Saturday, November 17, 2012

Plotting

Some writers are plotters. Some are what we call "Pantsers." They write "by the seat of their pants."
I'm a pantsy-plotter.

I have to allow my brain the freedom to go where it wants to for about 3 chapters. Soon after that, I'll get stuck--like a piece of paper in a whirlpool. My brain whirls round and round looking for a place to go. Hopefully, a somewhat logical and interesting place.

It's at this spot where I usually stop and plot.

Nothing scares me like having a deadline and no plot. Oh, sure. I have a kernel of an idea. I have characters and I can just follow them around taking dictation. But that only goes so far. When I see another two thirds of a book looming empty in front of me, I panic.

Yes, there have been books in which I never, ever came up with a written plot. I wrote Strange Neighbors that way. It was terrifying. But people seemed to love the book. Why? Because it was "character driven."

Romances are known for being character-driven stories. It's important we know what motivates our protagonists and antagonists. After that, we sit down with them--keyboard between us--and ask, "So...what are you up to today?"

Do they always tell us? No. That's when a plot (even a thin one) comes in very handy. If you know your pro/antagonists, you'll instinctively know how they'll feel and react to any situation. Now, all you need is a situation for them to react to! Enter the plot.

A few weeks ago, I was in panic-mode. I took a long car ride to NJ with a fellow writer and we plotted Act II. (I had pantsed Act I. About 6 chapters.) When I got home and made a story board with those plot points on them, I felt oh so much better. Ah... My characters had situations to react to! For a while.

Getting together with my critique partner one day (who is even more of a pantser than I am) we brainstormed Act III of my book, plus Acts I, II, and III of the latest in her series. It can be done! What I think I learned is how vital the brainstorming aspect is. If you're 'missing something' perhaps that idea is in someone else's brain. 

Find writers you trust and ask if they'd mind listening to what you have so far and tossing out ideas to give you some forward momentum. Hopefully, you'll get out of that whirlpool before your brain becomes mushy and disintegrates--or your heart gives out.








7 comments:

Terry Spear said...

Total pantser here, though I tend to sit back and say, wait! Where am I going with this, sometimes. Sometimes the stories just unfold like dream work, like A SEAL Wolf Christmas, or To Tempt the Wolf. I started writing them and couldn't stop. LOL I love it when that happens!!!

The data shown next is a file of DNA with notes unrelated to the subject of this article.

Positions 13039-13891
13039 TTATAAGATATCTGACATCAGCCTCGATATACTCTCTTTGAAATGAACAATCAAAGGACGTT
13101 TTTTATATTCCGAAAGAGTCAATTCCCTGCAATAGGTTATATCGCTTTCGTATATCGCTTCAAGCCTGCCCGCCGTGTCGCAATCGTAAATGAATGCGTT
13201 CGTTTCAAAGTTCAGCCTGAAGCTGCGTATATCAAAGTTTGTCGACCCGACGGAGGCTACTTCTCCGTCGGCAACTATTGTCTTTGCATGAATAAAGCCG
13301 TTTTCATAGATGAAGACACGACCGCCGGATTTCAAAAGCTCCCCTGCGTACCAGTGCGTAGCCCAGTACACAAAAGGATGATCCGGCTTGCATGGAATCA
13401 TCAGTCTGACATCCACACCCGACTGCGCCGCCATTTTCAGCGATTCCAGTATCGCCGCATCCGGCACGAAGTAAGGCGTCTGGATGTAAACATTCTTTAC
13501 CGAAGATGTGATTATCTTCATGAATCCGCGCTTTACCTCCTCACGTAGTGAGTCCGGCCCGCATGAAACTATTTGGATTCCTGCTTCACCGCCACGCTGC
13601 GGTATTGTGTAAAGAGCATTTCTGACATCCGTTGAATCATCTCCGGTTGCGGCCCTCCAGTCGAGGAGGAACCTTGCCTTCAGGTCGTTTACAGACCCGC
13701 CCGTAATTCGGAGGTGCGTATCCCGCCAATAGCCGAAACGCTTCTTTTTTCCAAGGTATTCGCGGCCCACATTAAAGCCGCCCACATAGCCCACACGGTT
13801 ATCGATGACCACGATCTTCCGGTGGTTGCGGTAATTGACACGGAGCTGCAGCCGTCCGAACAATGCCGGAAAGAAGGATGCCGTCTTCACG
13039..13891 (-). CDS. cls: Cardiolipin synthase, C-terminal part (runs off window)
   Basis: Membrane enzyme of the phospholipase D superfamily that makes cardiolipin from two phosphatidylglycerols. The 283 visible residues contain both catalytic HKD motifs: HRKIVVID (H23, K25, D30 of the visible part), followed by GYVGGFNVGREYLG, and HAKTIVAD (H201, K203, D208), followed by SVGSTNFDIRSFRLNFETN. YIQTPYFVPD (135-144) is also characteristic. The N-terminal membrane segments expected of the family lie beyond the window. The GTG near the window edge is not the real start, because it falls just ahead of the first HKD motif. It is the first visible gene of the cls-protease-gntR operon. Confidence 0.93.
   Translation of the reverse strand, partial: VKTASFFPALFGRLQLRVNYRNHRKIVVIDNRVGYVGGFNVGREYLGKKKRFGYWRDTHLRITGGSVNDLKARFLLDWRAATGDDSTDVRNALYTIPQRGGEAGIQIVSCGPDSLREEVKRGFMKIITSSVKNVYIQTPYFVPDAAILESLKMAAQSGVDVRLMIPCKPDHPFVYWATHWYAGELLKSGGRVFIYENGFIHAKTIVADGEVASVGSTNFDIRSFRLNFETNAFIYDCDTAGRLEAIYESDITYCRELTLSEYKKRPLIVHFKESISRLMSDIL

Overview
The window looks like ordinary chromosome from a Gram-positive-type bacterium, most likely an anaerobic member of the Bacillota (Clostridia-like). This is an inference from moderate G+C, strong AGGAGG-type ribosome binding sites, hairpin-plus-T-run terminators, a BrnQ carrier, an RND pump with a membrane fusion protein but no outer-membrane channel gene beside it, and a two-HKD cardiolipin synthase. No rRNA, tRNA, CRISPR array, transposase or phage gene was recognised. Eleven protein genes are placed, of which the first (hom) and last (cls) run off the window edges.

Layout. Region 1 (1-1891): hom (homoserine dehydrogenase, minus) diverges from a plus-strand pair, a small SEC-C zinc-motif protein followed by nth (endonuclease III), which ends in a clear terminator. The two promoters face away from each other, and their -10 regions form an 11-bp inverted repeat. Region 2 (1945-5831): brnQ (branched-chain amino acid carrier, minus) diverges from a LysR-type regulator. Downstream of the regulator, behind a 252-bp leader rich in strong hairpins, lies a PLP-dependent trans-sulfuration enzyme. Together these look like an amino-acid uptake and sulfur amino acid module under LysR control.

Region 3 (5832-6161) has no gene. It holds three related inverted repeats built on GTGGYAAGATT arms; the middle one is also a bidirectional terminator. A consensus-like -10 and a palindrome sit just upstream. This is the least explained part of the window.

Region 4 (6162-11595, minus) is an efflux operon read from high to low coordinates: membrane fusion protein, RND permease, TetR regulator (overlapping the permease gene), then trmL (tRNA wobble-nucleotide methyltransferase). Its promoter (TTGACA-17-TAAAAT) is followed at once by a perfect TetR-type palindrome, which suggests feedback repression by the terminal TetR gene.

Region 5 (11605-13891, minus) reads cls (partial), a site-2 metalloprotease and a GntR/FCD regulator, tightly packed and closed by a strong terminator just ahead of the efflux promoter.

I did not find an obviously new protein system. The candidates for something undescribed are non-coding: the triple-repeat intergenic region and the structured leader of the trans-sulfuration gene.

Ashlyn Chase said...

I do too, Terry! Unfortunately, that only happens to me with shorter books...and rarely. If it ever happens with a long single title, I'll be dancing the jig. LOL

Grace Burrowes said...

How well I know the old Chapter Four Plotting Cliff. My parents live 2500 miles away. I get in the truck, find an Interstate, and hope for one good idea, which usually shows up somewhere between Amarillo and Flagstaff. It's enough to make me want to move to New Mexico...

Virginia E said...

Hmmm, just try wearing that button through TSA...

You might also talk to your readers. Plot bunnies pop up from the most unlikely sources sometimes.

Maggie Nash said...

Get out of my head Ash! I'm exactly the same...pantster for the beginning, then panic mode until I work out the plot for the rest. Of course, flexible within that plot, but it makes it so much easier in the end. And yes, my writers group meets monthly and we plot storm quite regularly. I couldn't do it without them!

Naima Simone said...

I am such a plotter! Weeell, I'll say 70% plotter, 28% pantser and 2% I-just-want-this-damn-book-to-be-finished-er. Snicker! Before every book my critique partners and I--I have 2 of the very best in the world!!--brainstorm and plot out the book, including back story, motivations and turning points. It's part of my process and being able to go to my plot when I'm stuck and ready to tear my weave out is like Linus' security blanket!

Love your post, Ash!!

Ashlyn Chase said...

LOL. I'm glad so many of you know what I'm talking about and have your own ways of making that darn plotting thing work!

Long car rides, Grace. Excellent idea. Nothing for the mind to do but wander.

A whole plot party, Mags? That sounds awesome!